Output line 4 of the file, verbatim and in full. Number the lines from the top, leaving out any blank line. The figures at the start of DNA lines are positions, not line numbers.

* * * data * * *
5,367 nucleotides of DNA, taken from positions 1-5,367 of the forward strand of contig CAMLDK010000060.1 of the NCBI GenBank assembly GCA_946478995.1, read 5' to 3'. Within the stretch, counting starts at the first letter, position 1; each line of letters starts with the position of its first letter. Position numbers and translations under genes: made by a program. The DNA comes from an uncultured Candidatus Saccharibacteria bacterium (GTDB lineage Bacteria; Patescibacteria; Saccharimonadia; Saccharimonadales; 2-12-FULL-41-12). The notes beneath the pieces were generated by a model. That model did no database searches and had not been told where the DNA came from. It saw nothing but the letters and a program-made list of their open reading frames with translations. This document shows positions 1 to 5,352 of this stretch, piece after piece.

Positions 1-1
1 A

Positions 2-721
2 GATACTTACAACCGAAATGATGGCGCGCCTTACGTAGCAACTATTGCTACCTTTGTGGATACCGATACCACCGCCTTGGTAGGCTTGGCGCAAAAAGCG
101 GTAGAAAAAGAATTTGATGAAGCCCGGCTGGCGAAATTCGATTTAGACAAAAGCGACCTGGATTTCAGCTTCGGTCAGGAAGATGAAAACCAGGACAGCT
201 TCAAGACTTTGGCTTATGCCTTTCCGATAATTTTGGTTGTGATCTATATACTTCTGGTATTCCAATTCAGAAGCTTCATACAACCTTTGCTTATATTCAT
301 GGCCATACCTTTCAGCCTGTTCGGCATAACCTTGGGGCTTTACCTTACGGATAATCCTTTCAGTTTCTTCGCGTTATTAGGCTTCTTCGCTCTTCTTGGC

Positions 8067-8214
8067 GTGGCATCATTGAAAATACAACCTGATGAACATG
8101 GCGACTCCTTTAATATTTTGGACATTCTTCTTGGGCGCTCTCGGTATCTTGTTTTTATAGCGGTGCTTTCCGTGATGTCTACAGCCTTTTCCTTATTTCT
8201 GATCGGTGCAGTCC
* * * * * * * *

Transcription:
Positions 2-721